Free agents? Trades? One thing is certain: Phillies GM Matt Klentak is on the hot seat

Perhaps Matt Klentak should be making decisions as if his job depends on it. After all, shouldn’t his job depend on those decisions?

Major League Baseball’s off-season “Hot Stove” began to heat up in front offices all across the game this past weekend. Dozens of players became free agents eligible to negotiate with all 30 clubs at that point.

Over three days beginning today in Carlsbad, California the MLB general managers are meeting. While most of the work they undertake will be of the procedural type not directly involving player movement, the groundwork for future deals can certainly take place here.

The Phillies and their fans need look no further than their last World Series champions for proof that important deals can actually get done at the MLB General Manager meetings.

It was 11 years ago tomorrow, on November 7, 2007 at these very same meetings that Phillies GM Pat Gillick swung a deal with Houston Astros GM Ed Wade. Gillick obtained closer Brad Lidge and infielder Eric Bruntlett in that trade in exchange for pitcher Geoff Geary and a pair of prospects, outfielder Michael Bourn and infielder Mike Costanzo.

Flash-forward just over a decade later, and it’s general manager Matt Klentak who will be attempting to either swing such a deal or lay the groundwork for one that he hopes will prove just as beneficial for today’s version of the Philadelphia Phillies.

Klentak is clearly on the hot seat this off-season. If not with Phillies ownership, then certainly with the club’s fan base. Since being hired to the position in October 2015, his moves have proven to be a mixed bag to this point.

“I’m not going to make decisions because of what they mean to me for my job security”

~ Matt Klentak, September 2018

To be fair, the team that he inherited was a disaster. Three straight losing seasons, each worse than the last, had left the Phillies as the worst team in baseball when he arrived.

However, it is arguable as to how much the situation has actually improved on his watch. While the Phillies reached the 80-wins plateau for the first time in a half-dozen years this past season, it was a sixth consecutive losing campaign, the third in a row under Klentak.

It would be difficult to take an objective look at the Phillies anticipated regulars for the 2019 season at this point and find any homegrown position player who looks to have their lineup spot secured for years to come.

Rhys Hoskins, drafted under the regime of previous GM Ruben Amaro, should have such a claim to the first base position. However, Klentak went out and spent $60 million unwise dollars on an aging Carlos Santana last December, presumably relegating Hoskins to an out-of-position role in left field for the foreseeable future.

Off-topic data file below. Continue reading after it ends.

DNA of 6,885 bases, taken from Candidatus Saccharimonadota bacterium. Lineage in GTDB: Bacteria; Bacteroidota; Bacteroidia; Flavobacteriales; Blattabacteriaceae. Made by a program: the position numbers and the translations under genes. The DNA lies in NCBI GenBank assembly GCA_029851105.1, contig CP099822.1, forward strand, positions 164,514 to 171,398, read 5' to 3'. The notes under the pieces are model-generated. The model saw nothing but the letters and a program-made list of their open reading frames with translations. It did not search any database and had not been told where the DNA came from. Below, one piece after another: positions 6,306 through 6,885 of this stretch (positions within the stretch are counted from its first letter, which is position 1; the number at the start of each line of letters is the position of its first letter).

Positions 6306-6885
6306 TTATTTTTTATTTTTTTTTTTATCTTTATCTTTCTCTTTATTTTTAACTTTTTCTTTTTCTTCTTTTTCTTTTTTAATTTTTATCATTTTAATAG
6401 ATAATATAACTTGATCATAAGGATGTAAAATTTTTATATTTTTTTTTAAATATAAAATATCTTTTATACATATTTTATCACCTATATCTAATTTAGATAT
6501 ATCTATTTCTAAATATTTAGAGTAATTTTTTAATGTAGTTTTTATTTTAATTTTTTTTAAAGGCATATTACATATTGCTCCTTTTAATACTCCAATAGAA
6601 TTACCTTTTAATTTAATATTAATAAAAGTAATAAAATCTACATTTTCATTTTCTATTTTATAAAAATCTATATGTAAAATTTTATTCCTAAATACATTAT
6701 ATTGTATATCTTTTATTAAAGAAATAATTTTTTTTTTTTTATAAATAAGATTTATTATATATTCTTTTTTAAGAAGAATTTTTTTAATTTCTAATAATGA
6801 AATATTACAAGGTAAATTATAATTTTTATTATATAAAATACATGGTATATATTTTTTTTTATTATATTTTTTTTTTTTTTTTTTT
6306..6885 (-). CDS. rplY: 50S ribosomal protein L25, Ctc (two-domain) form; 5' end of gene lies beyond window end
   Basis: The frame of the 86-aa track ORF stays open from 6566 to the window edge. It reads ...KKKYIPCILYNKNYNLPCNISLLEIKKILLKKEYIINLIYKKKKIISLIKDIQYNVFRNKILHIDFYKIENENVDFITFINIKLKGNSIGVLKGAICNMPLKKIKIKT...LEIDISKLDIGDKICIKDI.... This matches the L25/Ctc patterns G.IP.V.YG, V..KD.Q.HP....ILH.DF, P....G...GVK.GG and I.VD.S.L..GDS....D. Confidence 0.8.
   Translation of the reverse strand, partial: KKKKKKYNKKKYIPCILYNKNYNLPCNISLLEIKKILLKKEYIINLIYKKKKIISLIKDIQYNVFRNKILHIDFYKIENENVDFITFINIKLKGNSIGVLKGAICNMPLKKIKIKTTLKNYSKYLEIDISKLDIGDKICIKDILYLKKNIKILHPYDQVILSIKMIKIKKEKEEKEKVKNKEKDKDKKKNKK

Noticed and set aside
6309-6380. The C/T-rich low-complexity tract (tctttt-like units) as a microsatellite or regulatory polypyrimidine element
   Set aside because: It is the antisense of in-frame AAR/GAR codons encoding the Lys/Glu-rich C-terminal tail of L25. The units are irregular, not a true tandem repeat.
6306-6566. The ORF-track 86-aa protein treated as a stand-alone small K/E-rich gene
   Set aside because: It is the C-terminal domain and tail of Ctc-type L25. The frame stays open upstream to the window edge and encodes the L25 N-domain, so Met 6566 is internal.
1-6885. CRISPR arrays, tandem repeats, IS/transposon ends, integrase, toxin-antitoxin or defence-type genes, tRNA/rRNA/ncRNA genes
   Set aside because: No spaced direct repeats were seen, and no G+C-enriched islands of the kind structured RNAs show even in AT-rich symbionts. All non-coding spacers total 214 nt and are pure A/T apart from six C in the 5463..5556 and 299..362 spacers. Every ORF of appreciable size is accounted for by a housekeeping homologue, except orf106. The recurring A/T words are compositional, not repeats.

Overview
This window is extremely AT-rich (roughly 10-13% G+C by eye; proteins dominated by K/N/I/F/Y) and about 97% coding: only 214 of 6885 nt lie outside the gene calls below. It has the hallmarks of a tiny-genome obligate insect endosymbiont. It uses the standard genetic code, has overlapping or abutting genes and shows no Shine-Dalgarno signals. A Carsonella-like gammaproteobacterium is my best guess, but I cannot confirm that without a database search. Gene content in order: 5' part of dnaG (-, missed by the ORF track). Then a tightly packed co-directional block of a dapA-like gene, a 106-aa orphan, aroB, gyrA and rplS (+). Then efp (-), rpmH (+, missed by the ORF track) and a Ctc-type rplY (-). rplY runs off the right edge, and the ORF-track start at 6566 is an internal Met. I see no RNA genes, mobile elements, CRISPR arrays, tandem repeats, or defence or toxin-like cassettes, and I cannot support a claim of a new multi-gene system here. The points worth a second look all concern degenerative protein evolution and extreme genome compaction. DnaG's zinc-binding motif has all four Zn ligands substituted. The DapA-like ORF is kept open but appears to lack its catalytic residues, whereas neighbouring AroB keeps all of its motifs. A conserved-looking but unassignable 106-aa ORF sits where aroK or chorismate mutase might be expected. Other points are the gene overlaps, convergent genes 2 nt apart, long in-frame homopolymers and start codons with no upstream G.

Carlos Santana was signed to a three-year deal last offseason. (Photo by Arturo Pardavila III)

Klentak made what seemed an astute move back during spring training of 2018, signing the club’s top prospect Scott Kingery to a team-friendly six-year contract with three additional club-option years.

Kingery, another Amaro draftee and a minor league Gold Glove second baseman, was then switched to shortstop at the big-league level. It was a position where he had played just two games over three minor league seasons, and he struggled mightily both at the plate and in the field.

Klentak also handed a $30 million contract guaranteed over five years to Odubel Herrera, a player whose baseball brain betrays him far too regularly, and whose play has steadily deteriorated since signing the deal.

I applauded when Klentak signed free agent pitcher Jake Arrieta in spring training. The club clearly needed a reliable, proven, veteran winner.

But the right-hander’s performance during his age 32 season was uneven at best. His 6.35 ERA and .867 OPS-against over his final nine starts beginning in early August certainly helped contribute to the team’s collapse.

In the 21 trades which he has made to date, Klentak has not acquired a single player who can be considered an impact piece going forward. Only Vince Velasquez, obtained as the lead piece in the trade of Ken Giles to Houston, still has any such hope.

Heading towards the 2018 MLB non-waiver trade deadline, Klentak had a surprising first place team. He had the chance to add impact shortstop Manny Machado, though it certainly would have cost him something of real value.

Trade deadline acquisitions such as Asdrubal Cabrera did nothing to help, and may have actually hurt the Phillies chances in the end. (Arturo Pardavila III/Wikimedia Commons)

Instead, Klentak went the cheap route. He brought in a handful of players at a variety of positions who simply failed. Wilson Ramos. Asdrubal Cabrera. Aaron Loup. Justin Bour. Luis Avilan. Jose Bautista.

None made an impact as the team began to free-fall out of first place, out of a playoff spot, out of second place, and ultimately out of any shot at a winning record. And now, all but Bour are gone as free agents, and he will soon be a tough arbitration decision.